Afia Satar is studious, modest, and devout. The young daughter of a landholding family in northern Pakistan, Afia has enrolled in an American college with the dream of returning to her country as a doctor. But when a photo surfaces online of Afia holding hands with an American boy, she is suddenly no longer safe - even from the family that cherishes her.
Rising sports star Shahid Satar has been entrusted by his family to watch over Afia intros strange New England landscape. He has sworn to protect his beloved sister from the dangerous customs of America, from its loose morals and easy virtue. Shahid was the one who convinced their parents to allow her to come to the United States. He never imagined he'd be ordered to cleanse the stain of her shame... (from publisher)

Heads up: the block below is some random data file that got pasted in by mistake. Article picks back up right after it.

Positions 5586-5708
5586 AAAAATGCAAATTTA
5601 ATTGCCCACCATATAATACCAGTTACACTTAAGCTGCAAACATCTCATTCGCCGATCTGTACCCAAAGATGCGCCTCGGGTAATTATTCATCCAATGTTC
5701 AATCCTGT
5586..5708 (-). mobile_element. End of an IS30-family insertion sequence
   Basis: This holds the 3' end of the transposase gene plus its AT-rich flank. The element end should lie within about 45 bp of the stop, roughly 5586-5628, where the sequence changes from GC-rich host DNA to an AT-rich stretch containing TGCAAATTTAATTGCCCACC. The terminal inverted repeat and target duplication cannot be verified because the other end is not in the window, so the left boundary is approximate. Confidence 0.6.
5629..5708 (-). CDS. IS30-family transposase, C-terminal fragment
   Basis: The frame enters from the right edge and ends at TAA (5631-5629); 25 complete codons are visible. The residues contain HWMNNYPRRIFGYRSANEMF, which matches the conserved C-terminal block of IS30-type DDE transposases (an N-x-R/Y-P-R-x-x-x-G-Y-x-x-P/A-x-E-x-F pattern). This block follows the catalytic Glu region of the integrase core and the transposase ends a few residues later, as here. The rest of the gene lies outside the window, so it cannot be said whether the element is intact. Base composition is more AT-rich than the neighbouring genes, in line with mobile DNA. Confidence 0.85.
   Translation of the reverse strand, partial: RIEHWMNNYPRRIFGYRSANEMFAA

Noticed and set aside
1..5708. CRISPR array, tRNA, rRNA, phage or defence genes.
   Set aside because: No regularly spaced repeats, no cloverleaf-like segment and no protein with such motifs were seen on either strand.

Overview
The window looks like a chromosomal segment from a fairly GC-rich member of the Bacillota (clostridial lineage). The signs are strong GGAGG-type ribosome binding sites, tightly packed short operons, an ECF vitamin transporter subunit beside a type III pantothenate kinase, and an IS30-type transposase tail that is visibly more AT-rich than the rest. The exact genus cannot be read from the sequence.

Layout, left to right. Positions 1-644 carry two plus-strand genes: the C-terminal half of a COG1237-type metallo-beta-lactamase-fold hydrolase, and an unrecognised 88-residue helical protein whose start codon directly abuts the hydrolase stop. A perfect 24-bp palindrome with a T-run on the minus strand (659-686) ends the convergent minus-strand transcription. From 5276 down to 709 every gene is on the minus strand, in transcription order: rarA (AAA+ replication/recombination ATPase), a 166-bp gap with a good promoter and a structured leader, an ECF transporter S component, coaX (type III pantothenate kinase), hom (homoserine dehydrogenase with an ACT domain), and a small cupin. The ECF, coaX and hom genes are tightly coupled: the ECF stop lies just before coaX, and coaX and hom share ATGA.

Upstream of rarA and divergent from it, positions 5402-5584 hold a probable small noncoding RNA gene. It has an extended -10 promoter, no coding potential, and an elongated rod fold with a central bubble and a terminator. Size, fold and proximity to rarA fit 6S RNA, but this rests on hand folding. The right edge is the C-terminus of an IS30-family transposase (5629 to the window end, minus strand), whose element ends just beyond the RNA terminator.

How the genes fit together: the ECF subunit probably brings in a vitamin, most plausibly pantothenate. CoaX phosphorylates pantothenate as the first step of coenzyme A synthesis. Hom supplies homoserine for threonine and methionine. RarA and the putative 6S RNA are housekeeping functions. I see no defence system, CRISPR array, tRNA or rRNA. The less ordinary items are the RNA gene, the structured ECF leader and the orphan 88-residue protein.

A timely story and a well-drawn main character made this a fascinating read. I loved the alternating perspectives, allowing a glimpse into the minds of everyone involved in the story. Honor codes are something we learn about here in the U.S., but are rarely faced with the reality of, and though fictional, this story brought those cultural aspects smack into my face.
I thought the story authentic, with its exploration of culture and faith and was fascinated with the decisions these characters, and so many across the world still, are faced with, due to traditions within their cultures. For them, it's not as simple as refusing to participate in these roles.
I'll definitely read whatever Lucy Ferriss writes next. Thank you to Penguin Random House for the review copy.